By Summer Seas, 1912
Born in London, 1863, Herbert James Draper was a Victorian Classical painter. He made his early career on mythological subjects then moved onward to portraiture, yet it is his keen understanding and appreciation of the female form, in an age of repression, that I find fascinating about his work. I cannot think of another artist who combined Classical structure of the body with a relaxed sensuality and a deep awareness of body language as a key narrative element.
Observe By Summer Seas above and you can clearly see the difference between the two females. The kneeling figure is very Classical and pretty, hair tightly compressed in a traditional scarf, yet she seems to defer to the graceful and sensuous figure seated on the rocks, hair blowing gently in the wind. Note how Draper uses a very cool skin palette to give their skin a soft glow. It contrasts beautifully with that incredible water behind them, reflecting the warm rocky mountain. Draper perches them both on a natural rock, emphasizing the natural beauty of their feminine traits, both sensual and traditional. Draper loved the pose of the sensual girl so much in fact, that he reused it again in the painting below a year later. Note the sensitivity of the drawing in this lovely young model that posed for him:
Study for The Kelpie, 1913
The Kelpie, 1913
Note here that the mood is entirely different than By Summer Seas. Draper still uses the same themes of shimmering water with vibrant colors, interesting rock formations, with a verdant forest in the background this time. The young woman here is timid and young, just beginning to explore her own world and her femininity. In Scottish folklore a kelpie is a water spirit that can change form into anything from a creature to a human but here, Draper gives her an innocence that is individual, as if we already know her and yet she is mysterious. This kind of insight into the mystique of female beauty is in the realm of the poet. A true poet.
The Lament for Icarus, 1898
A common theme in art, the mythology of Icarus is an age-old story painted many times over in history as an ominous warning of the hubris of youth or over-ambition. Here, Icarus is slumped onto a rocky formation with three nymphs attempting to revive him but to no avail. His swarthy complexion, from being so close to the sun contrasts to their pristine light skin. Emotion is the key ingredient in these wonderful faces, and the lithesome young nymph below who leans forward eager to know his fate. The majesty of those massive warm, eagle-like wings is a testament to the hubris and yet we are secretly impressed by his ambition. Draper paints that background sky like a fiery Romantic, a Turner, as if the sun itself wants to destroy humanity. A powerful and dramatic piece.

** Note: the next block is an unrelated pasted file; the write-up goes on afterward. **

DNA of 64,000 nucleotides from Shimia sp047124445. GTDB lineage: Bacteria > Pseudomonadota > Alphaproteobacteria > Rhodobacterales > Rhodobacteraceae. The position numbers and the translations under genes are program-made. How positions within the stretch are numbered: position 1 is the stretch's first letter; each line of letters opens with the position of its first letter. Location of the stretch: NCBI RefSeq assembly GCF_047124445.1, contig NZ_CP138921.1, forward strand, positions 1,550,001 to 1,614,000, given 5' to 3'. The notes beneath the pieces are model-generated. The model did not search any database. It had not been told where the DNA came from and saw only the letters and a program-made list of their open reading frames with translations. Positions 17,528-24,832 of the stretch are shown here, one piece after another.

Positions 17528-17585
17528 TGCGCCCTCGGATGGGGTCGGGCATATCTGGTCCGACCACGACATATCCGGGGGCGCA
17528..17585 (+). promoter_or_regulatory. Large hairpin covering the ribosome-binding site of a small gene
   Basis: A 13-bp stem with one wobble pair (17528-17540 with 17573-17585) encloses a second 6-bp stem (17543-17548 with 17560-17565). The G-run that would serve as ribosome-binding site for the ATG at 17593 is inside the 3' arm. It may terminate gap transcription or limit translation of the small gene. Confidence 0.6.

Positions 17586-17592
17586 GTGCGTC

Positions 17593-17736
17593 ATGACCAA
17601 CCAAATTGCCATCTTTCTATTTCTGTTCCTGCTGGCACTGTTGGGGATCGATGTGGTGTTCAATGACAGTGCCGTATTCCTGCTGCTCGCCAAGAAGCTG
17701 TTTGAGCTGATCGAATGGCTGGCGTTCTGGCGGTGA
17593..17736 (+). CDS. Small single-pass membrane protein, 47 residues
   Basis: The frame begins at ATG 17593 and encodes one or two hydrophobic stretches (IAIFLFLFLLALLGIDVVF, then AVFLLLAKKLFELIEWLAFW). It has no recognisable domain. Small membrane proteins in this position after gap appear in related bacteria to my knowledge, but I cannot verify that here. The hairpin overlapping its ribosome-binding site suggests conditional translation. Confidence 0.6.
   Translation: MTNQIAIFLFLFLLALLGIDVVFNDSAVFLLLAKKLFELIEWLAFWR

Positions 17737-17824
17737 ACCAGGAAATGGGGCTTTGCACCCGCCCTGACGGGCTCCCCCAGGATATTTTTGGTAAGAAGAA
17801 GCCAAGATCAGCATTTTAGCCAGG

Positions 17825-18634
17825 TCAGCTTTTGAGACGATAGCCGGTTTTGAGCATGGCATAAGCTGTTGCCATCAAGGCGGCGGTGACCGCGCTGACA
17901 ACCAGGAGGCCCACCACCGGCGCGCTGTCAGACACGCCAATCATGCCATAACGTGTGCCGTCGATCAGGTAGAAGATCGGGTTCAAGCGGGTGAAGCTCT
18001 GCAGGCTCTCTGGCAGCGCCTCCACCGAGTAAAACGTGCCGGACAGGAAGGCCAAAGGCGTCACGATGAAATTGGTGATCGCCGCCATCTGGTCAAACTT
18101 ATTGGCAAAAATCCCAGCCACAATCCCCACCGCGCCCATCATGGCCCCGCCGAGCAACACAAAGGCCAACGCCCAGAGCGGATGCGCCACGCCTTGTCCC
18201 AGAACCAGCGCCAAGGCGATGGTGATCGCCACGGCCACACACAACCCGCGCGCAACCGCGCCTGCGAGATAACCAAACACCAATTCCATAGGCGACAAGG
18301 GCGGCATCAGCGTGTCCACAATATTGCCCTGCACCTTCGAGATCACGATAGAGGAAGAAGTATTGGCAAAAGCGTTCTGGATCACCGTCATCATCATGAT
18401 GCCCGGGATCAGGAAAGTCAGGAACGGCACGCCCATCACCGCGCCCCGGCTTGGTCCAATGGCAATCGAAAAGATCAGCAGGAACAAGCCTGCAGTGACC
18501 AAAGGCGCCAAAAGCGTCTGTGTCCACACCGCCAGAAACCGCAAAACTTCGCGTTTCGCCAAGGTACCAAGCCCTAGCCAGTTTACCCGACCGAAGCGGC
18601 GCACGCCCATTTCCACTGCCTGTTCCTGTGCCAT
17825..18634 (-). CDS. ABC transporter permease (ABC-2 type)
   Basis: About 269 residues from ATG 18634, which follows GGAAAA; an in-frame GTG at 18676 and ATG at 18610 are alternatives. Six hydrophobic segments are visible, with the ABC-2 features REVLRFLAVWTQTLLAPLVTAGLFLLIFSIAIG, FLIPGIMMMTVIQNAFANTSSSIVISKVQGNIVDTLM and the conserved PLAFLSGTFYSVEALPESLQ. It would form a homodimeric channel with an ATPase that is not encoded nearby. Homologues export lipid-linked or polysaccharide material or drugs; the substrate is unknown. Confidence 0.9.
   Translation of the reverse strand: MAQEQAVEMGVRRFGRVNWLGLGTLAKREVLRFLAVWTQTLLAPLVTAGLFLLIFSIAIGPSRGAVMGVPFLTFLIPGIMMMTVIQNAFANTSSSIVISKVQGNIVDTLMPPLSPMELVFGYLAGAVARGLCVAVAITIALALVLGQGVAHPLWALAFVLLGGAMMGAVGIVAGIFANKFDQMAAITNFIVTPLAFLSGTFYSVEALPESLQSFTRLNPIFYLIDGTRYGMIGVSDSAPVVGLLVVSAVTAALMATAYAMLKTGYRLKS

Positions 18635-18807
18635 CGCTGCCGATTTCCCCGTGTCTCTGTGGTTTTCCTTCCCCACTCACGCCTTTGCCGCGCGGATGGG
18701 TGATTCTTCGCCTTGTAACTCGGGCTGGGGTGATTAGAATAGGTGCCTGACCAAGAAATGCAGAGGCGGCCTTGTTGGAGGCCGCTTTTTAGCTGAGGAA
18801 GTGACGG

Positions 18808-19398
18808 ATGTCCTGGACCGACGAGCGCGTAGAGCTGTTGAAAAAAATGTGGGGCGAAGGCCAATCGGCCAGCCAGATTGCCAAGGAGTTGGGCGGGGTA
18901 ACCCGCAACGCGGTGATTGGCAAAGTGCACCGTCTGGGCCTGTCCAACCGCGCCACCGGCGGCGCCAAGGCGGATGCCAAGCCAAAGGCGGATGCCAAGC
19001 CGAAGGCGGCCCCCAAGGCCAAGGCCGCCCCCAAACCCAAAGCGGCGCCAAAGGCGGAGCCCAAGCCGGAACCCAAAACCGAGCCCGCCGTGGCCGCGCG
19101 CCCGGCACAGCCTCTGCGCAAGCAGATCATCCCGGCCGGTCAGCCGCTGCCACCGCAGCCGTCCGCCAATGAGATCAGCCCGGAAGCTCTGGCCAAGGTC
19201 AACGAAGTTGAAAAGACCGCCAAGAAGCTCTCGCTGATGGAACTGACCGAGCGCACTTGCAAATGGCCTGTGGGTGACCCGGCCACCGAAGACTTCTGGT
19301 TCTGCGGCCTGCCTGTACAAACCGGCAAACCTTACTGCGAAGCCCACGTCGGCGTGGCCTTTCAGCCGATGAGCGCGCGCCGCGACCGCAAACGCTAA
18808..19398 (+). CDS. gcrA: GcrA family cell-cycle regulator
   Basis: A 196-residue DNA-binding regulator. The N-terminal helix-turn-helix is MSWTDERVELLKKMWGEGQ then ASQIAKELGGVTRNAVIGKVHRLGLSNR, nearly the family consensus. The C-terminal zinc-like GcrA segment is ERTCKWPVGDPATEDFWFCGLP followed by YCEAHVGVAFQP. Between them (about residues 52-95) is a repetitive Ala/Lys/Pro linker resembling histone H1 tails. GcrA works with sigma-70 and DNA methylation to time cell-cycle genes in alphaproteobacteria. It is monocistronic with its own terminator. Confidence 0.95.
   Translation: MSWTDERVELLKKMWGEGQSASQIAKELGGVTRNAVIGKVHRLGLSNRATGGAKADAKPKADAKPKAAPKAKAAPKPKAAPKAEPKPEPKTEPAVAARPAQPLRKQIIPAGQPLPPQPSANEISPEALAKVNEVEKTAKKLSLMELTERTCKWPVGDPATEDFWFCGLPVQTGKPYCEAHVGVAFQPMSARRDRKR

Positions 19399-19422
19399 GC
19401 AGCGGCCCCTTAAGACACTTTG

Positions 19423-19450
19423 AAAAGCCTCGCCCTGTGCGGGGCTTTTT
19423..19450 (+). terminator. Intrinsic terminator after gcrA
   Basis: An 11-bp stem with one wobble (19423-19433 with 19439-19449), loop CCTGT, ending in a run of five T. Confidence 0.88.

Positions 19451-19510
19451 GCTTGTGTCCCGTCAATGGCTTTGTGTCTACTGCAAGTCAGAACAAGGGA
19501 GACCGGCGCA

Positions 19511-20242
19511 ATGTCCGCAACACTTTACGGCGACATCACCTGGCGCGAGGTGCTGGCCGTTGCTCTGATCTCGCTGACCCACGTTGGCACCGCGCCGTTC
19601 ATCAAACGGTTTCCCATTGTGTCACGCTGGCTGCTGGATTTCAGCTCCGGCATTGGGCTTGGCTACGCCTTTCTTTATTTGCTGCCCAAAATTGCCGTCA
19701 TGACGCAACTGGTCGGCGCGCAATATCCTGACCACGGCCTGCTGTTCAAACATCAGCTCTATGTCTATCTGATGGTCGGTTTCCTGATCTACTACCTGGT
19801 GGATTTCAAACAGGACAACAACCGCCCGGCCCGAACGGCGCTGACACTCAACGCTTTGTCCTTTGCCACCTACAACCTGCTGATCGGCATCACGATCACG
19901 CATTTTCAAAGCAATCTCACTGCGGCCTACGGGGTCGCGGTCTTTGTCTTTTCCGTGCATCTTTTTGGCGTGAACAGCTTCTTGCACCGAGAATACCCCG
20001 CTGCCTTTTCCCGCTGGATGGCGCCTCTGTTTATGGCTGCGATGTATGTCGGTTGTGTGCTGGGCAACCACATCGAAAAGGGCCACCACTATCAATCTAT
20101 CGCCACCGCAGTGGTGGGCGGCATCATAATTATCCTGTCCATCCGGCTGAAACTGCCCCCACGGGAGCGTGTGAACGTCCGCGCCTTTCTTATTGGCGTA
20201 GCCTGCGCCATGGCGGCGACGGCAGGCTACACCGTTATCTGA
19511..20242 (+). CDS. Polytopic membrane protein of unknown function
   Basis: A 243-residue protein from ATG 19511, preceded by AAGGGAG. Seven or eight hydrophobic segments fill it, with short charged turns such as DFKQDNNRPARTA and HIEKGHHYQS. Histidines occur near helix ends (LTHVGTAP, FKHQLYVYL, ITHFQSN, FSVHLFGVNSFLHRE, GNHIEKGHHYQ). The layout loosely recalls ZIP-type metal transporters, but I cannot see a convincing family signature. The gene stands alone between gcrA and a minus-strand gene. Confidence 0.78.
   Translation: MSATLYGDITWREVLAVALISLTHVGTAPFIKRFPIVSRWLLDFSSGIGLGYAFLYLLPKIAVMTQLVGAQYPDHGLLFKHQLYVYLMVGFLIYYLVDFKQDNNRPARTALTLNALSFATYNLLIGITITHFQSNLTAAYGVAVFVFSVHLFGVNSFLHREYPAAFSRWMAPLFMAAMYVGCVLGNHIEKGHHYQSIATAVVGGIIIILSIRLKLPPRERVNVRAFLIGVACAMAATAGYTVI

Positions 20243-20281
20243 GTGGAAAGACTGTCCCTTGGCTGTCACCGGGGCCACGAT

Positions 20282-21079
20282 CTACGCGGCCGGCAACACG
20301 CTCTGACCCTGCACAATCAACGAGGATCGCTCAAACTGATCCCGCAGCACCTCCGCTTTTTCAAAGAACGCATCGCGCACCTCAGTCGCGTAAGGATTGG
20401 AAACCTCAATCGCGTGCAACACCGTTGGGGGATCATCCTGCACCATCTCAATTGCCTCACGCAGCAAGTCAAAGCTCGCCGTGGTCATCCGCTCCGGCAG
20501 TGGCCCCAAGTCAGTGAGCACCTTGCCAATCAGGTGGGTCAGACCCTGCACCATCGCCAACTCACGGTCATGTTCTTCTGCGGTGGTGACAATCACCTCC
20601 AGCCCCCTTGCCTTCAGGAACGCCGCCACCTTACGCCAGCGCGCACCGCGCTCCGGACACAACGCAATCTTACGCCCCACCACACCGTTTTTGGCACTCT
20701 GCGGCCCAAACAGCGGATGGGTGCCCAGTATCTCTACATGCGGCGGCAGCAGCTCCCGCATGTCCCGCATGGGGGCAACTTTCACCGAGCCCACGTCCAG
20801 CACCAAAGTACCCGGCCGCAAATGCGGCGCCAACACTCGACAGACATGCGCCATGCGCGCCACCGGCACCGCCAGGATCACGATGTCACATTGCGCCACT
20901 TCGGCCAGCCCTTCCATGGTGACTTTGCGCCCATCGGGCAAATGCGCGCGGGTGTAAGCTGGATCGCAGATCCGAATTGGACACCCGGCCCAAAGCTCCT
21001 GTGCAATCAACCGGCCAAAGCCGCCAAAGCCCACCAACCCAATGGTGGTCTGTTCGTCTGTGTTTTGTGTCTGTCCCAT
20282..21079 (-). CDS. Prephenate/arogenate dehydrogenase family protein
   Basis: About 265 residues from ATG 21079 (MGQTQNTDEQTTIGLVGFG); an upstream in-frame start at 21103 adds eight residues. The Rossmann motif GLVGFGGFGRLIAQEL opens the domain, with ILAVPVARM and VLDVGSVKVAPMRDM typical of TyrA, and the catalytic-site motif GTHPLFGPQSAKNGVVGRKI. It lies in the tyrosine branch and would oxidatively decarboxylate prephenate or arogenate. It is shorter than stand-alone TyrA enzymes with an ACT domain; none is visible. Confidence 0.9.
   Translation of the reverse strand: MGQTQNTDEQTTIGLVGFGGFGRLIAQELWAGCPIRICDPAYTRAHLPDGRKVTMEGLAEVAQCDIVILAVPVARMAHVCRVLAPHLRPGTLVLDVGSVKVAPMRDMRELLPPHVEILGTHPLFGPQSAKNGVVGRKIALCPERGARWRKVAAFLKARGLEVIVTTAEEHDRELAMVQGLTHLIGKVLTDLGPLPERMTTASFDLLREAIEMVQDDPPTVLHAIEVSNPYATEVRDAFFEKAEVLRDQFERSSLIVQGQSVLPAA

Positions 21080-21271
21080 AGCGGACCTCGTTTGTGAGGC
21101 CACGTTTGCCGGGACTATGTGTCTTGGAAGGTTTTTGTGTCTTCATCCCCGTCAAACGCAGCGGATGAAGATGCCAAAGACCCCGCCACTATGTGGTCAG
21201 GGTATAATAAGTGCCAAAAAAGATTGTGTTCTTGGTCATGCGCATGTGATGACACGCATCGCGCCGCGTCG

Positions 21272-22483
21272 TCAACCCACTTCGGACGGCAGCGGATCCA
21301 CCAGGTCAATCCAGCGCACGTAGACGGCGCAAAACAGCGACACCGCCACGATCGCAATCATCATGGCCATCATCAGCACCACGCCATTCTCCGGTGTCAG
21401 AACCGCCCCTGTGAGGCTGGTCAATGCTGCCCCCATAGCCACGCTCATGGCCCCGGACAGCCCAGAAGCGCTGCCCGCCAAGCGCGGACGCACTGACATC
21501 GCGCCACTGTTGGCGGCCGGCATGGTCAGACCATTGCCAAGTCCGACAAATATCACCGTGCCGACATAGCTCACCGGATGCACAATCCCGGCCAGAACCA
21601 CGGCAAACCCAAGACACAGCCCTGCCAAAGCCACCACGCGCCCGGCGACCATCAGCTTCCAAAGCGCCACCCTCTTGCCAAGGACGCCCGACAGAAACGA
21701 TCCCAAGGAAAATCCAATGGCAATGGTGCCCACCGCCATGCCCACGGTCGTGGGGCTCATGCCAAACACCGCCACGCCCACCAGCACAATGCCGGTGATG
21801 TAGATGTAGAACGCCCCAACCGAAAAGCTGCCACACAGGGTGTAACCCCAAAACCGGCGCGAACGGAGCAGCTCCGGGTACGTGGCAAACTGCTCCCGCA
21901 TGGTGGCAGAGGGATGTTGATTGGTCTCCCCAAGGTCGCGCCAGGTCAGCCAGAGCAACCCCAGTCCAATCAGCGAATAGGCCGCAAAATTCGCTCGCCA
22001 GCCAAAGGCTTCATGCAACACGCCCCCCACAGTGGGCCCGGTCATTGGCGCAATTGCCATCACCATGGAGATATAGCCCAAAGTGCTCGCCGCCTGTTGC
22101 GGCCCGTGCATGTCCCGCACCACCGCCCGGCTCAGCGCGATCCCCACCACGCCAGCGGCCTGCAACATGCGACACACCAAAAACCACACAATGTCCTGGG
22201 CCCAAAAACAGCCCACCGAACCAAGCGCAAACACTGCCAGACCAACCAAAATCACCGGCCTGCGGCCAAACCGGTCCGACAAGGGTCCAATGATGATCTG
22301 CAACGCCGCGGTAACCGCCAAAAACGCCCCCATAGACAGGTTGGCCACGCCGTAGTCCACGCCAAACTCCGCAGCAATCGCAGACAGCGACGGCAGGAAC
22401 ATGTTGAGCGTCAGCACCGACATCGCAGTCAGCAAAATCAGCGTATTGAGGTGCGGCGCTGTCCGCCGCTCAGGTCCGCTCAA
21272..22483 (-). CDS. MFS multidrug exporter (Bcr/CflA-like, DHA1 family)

Here is the original I took a shot of at the Tate Gallery in London last September. I couldn't remove those reflections!
Another detail: look at the facial expressions in these beautiful figures. How can this not be inspiring!!
Study for a Naiad from the Lament of Icarus, 1898
The Gates of Dawn, 1900
A stunningly beautiful painting, Draper seems to meld beauty and assertive sexuality. Aurora, the goddess of dawn, popularly portrayed in both sculpture and painting, comes to announce the arrival of the sun. She also had many mortal lovers, especially younger men, and the roses at her feet symbolize a passion without limits, insatiable and destructive at the same time. Interestingly, Draper gives her the lovely face of a famous actress of the day and in doing so also depicts Aurora without any sort of contemptuous face. He is suggesting that lust itself is not a bad thing, a reaction to the Victorianism of his day, which perhaps was on the verge of a change in attitude.
The Pearls of Aphrodite, 1907
A more Classical sensibility with Draper's gift for musical figure arrangement and body language. Look at how the nymphs on the right naively adore the glory of Aphrodite and want to be like her, adorned with pearls here and portrayed as a privileged English socialite, clearly vain and full of herself. Note the black slave fishing for pearls while the other black girl gazes up at her in awe. There is biting social commentary in this painting that proves Draper was far more than merely a painter of pretty women. This was a man who had an insight into the psyche of women unlike most artists of his day, or before. Draper understood that beauty was as much a state of mind as it is a physical trait, and that sensuality is something we feel, not merely display, that nudity can mean many different things...innocence, gullibility, confidence and yes...our sensual nature. Unabashedly, like Aurora, and without apology. We are human, and the only shame is in arrogance.